About Me


Hey there, thank you for stopping by! 🙂

To cover the basics – my name is Glen, I live in London, I’m in my 30s, I work as an IT developer, and I enjoy going out and about, socialising, comedy, sci-fi & fantasy, and classic rock & pop music.

Oh, and I have slightly dodgy eyesight, as a result of Aniridia and Nystagmus – but they’ve never stopped me doing the things I enjoy. I may need help or find things a bit frustrating sometimes, bu ton the whole I’m very independent. To me, my vision is normal, as I’ve had my condition since birth. I don’t know any different. So don’t worry about my sight, because I don’t – my sense of humour’s much worse! 😉

In this blog and on my Youtube channel you’ll find posts and videos about my disabilitymy adventures out and aboutmy favourite music and various other topics. All videos containing speech have closed captions, and discussion videos usually have an equivalent text post in this blog, so you have a choice of how to enjoy them.

You can also find me on Twitter and Instagram, so do follow me there too!

So please enjoy looking around, there should be something for everyone:

  • If you’re visually impaired or disabled, or you look after such an individual, I hope my experiences are of some interest and support to you.
  • If you’re not disabled, I hope my disability posts help to clear up some false assumptions and misconceptions, and give you some useful insights and advice.
  • And apart from that, I hope people find things among my music, TV and film tastes that they also like, and enjoy reading about my travel experiences and other things.

Do feel free to comment on my posts and videos with any respectful opinions, questions or suggestions you may have. You’re also very welcome to tweet me of course, while private contact can be made by Twitter DMs (if we follow each other) or via email (welleyenever@icloud.com). Thanks again for visiting! 🙂

6 thoughts on “About Me”

  1. Hi Glen —

    I found your blog through Aniridia Network UK. Our daughter, Ruby (6 months old) was born with Aniridia, Nystagmus, Glaucoma, Foveal Hypoplasia, and Cataracts in both eyes. It’s so encouraging to read about your story. So often the first response it to focus on the disability — what Ruby won’t see or do — but doing so is one dimensional. There are so many other things about her that will have much more influence on who she becomes and what she chooses to do in life, as is apparent in your story too. Thank you for sharing your abilities and talents with the world.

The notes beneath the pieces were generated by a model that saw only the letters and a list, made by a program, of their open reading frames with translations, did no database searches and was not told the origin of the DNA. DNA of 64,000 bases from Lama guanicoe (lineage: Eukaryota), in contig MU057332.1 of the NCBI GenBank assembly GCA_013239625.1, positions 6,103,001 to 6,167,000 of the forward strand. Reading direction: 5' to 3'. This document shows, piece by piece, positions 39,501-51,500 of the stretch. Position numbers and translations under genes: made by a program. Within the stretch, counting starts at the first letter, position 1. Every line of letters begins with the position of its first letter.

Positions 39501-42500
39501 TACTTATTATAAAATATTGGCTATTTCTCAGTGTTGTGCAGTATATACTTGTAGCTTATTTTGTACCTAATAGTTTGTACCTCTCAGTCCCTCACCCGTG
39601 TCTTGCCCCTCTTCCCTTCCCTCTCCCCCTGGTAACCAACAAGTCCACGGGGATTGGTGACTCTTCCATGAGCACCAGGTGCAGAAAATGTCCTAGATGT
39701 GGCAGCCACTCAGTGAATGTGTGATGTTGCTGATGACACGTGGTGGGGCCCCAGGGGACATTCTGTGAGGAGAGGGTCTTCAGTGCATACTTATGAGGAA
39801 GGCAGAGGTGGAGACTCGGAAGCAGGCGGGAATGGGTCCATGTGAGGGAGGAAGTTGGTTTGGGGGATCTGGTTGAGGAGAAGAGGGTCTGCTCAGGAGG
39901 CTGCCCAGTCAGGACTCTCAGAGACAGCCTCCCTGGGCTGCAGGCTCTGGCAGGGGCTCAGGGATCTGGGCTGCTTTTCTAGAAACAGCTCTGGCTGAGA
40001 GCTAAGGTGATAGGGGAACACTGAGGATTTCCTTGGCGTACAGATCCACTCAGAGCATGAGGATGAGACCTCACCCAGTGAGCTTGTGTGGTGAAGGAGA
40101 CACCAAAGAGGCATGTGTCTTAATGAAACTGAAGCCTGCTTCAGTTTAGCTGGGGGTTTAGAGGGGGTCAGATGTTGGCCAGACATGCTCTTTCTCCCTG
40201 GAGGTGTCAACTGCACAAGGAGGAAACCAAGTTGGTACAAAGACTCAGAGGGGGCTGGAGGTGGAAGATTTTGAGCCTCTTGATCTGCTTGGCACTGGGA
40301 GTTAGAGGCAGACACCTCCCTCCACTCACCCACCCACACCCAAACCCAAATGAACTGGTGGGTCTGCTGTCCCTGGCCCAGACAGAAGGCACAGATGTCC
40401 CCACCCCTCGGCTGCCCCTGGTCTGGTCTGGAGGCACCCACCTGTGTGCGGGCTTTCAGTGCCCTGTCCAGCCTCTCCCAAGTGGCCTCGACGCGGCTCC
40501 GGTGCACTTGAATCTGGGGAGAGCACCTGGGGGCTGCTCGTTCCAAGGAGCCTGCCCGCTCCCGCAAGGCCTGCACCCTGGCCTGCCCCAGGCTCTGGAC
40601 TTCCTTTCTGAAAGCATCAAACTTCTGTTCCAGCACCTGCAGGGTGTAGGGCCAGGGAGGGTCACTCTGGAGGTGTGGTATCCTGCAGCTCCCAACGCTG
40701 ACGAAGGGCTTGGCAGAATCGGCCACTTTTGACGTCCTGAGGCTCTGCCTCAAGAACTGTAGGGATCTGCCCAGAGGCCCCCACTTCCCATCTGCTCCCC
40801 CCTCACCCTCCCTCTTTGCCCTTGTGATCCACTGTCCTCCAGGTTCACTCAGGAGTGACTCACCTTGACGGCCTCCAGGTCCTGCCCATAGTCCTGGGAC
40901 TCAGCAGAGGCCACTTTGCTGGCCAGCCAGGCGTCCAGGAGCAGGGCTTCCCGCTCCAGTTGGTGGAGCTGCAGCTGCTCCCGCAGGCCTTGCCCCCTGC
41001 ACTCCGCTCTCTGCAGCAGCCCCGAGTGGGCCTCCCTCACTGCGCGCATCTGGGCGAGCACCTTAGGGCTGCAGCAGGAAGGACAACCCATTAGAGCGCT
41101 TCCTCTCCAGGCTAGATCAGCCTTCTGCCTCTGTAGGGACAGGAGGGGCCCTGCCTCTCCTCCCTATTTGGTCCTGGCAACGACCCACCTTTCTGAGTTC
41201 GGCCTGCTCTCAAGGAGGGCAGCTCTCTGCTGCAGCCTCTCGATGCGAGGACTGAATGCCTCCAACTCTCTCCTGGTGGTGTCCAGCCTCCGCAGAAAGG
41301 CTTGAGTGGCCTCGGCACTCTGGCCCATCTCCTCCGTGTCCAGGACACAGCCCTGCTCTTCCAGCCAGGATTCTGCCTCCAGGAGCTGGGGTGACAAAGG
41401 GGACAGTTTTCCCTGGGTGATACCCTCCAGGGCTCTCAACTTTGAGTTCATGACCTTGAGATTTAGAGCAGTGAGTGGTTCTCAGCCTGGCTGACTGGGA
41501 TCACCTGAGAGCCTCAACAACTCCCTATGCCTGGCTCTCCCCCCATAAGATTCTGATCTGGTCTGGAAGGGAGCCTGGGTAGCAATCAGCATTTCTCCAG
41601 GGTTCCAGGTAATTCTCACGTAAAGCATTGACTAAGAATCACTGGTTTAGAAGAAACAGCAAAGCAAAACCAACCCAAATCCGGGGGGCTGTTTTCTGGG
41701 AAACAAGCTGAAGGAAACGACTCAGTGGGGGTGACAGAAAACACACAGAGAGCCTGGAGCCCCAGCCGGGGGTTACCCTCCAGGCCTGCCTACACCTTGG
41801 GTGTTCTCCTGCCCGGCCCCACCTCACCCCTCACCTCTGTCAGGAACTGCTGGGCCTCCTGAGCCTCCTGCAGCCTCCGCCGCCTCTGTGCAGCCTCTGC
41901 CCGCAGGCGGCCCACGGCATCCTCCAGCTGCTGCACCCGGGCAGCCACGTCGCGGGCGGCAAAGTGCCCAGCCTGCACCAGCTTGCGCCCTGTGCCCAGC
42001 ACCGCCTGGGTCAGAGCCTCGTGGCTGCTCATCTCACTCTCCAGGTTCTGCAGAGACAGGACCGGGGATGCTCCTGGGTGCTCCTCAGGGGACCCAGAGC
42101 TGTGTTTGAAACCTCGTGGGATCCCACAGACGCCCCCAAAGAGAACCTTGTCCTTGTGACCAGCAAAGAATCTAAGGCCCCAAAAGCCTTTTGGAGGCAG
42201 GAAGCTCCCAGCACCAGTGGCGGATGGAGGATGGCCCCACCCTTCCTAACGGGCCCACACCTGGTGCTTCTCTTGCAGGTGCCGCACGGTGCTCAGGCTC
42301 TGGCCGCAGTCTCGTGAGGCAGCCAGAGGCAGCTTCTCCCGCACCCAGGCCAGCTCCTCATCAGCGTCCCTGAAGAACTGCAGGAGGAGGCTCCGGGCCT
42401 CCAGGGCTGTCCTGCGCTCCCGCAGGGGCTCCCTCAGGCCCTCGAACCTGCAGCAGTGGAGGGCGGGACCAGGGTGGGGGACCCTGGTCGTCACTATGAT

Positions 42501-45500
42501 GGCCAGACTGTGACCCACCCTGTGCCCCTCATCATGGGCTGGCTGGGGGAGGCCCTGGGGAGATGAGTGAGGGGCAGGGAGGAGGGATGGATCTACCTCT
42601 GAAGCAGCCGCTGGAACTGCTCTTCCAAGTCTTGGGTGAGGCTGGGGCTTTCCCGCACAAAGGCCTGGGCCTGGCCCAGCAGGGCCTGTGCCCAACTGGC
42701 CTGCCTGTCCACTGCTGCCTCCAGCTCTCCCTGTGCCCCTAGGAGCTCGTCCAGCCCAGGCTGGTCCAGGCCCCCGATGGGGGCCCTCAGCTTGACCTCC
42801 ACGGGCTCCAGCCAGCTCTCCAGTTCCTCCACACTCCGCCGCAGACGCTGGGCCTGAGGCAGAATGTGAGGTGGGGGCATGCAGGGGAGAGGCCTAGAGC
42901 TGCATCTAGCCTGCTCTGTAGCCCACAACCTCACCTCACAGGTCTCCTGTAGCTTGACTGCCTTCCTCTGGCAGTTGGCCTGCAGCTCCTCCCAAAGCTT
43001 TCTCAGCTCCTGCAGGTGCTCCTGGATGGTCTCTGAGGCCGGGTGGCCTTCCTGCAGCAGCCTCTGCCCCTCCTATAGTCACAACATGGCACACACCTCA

I just spent some time going through and subscribing to many of your recommended blogs — thanks for those too!

    We’ve started our own blog – https://rarestruby.wordpress.com/ (obviously the parent’s perspective — Ruby’s not quite proficient at typing yet ;)).

    Happy to “meet” you!

    – Sarah (from Canada)

    Liked by 1 person

    1. Thank you Sarah, lovely to meet you too! 🙂 You’re very correct in what you say – people do tend to focus on the negatives when they hear words like ‘disability’ and ‘impairment’, and it’s easy to forget that there’s still plenty the person CAN do. Just because a condition makes it trickier to do certain things, it doesn’t mean you can’t adapt, especially with technology as advanced as it is these days. And if certain things do prove to be impossible for Ruby, there are still plenty of other things that she can do. Having a sight problem need not stop you from being a human being and living a successful life.

      I’m not saying Ruby’s journey will be trouble-free – of course there will be bumps in the road for her and for you, which will make it hard sometimes. It’s inevitable when your child needs additional help and support like that. But if you all have a good support network around you, and a generally positive and persistent attitude, you’ll be fine. I’m following your blog now, it’ll be interesting to read about Ruby’s journey. I hope it goes well for all of you. 🙂

      Like

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